[F.] do-nothing-ness; indisposition to do anything; indifference, inactivity
- Of or relating to the west wind.
- Mild; benign.
compulsive shouting; thus klazomaniac, one who shouts compulsively.
the eighth power of a number
[G.] in chess, a temporizing move (i.e., a delay in capturing, usually via a check)
[fr. L. oblivion-, forgetfulness + -ize]
now rare to consign to oblivion
I have another confession. The posts that I like the best are often those that have been written when I was most upset. I don’t particularly like that. It sounds overly dramatic and I don’t need nor want anymore drama in my life than I have. In fact I’d like to eliminate some of it.
But the rules of the blog are the same as they have always been and honesty is of paramount importance. If this is going to serve as my Fortress of Solitude than I need to treat it that way and that requires sharing my thoughts in an honest and forthright manner.
So some of my best posts are written when I am most upset. So what. I suspect that this is not all that different from many others. Call me an artiste.
It is also fair to say that some of my favorites have been written when I have been in an exceptionally good mood. Great, now I just made myself sound manic. Maybe this should be called Neurotic Thoughts & Crap No One Really Cares About.
Perhaps I’ll end this before I really make myself sound ridiculous.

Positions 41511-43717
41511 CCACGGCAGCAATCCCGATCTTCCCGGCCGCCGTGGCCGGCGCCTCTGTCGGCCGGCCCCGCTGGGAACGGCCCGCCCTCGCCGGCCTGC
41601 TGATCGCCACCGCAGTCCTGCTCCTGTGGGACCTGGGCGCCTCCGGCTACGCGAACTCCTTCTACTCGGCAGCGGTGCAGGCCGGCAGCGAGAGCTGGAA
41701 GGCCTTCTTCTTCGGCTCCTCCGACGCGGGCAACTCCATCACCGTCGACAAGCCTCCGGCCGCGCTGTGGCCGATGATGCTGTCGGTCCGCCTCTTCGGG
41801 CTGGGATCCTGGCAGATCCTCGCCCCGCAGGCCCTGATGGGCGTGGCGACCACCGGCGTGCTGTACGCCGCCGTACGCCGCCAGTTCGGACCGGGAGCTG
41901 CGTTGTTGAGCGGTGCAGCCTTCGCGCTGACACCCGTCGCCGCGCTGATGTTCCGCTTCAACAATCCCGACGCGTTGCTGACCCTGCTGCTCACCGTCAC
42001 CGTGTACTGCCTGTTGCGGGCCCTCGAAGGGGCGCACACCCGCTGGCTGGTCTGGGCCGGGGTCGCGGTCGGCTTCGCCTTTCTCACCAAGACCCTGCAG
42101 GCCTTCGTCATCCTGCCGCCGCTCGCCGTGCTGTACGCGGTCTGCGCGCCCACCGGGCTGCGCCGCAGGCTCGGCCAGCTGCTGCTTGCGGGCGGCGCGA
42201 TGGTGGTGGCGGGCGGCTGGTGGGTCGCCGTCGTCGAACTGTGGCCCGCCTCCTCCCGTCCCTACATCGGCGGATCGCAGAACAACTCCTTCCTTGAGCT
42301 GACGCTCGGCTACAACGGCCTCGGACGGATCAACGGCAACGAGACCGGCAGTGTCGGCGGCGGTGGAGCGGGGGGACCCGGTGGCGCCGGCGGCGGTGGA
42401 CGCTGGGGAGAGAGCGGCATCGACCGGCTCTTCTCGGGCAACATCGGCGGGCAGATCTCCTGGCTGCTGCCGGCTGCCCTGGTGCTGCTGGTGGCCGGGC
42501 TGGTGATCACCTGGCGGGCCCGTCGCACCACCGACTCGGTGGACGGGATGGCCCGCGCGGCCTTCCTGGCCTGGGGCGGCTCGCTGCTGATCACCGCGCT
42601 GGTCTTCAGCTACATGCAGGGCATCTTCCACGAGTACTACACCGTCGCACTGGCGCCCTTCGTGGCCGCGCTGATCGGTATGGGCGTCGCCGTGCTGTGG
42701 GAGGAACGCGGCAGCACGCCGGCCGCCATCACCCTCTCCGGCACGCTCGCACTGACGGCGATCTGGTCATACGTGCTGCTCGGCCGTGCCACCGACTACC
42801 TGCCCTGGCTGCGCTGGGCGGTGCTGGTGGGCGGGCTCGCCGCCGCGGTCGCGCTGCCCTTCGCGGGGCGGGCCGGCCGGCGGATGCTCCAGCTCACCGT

the condition of being left-handed
nonce word1) a person who is ignorant of large words
2) a person who pretends to know a word, then secretly refers to a dictionary.
obs. a fellow worthy to be whipped.
getting up on the wrong side of the bed.
CNN has the link to a Mental Floss story about the etymology of some common words. I found it quite interesting. Here is an excerpt and a link:
Dictionaries don’t play fair, and John Duns Scotus is proof.
The 13th/14th-century thinker, whose writings synthesized Christian theology and Aristotle’s philosophy, was considerably less dumb than a brick. Unfortunately for Scotus, subsequent theologians took a dim view of all those who championed his viewpoint.
These “Scotists,” “Dunsmen,” or “Dunses” were considered hairsplitting meatheads and, eventually, just “dunces.”
2.(slipping a) Mickey
When you have to drug somebody against their will (hey, you gotta do what you gotta do), it just wouldn’t sound right to slip ’em a Ricardo, a Bjorn, or an Evelyn. It’s gotta be a Mickey.
At the turn of the 20th century, Mickey Finn was a Chicago saloon owner in one of the seediest parts of town — and he fit right in.
Finn was known for serving “Mickey Finn Specials,” which probably included chloral hydrate, a heavy sedative. After targeted customers passed out, Finn would haul them into his “operating room” and liberate them of all valuables (including shoes).
Never a Host of the Year candidate, this Mickey seems to have thoroughly earned his legacy, so don’t hesitate to use it the next time you drug and rob your own customers.
adj. Presumptuously or recklessly daring
[L. tentigo, -inis, a tension, lecherousness, fr. tendere, tentum, to stretch.]
1. Stiff; stretched; strained. [Obs.] Johnson.
2. Lustful, or pertaining to lust. [Obs.] B. Jonson.
n.[L., from urinari to plunge under water, to dive.]
One who dives under water in search of something, as for pearls; a diver.
uÂ·suÂ·fruct (yÅ«‘zÉ™-frÅkt‘, -sÉ™-)
The right to use and enjoy the profits and advantages of something belonging to another as long as the property is not damaged or altered in any way.
[fr. Nike, the Greek goddess of victory + hedonÃ©, pleasure] the pleasure derived from anticipating success
[fr. L. quid nunc, what now] nonce-word curiosity, love of news or gossip (also quid-nunc-ism)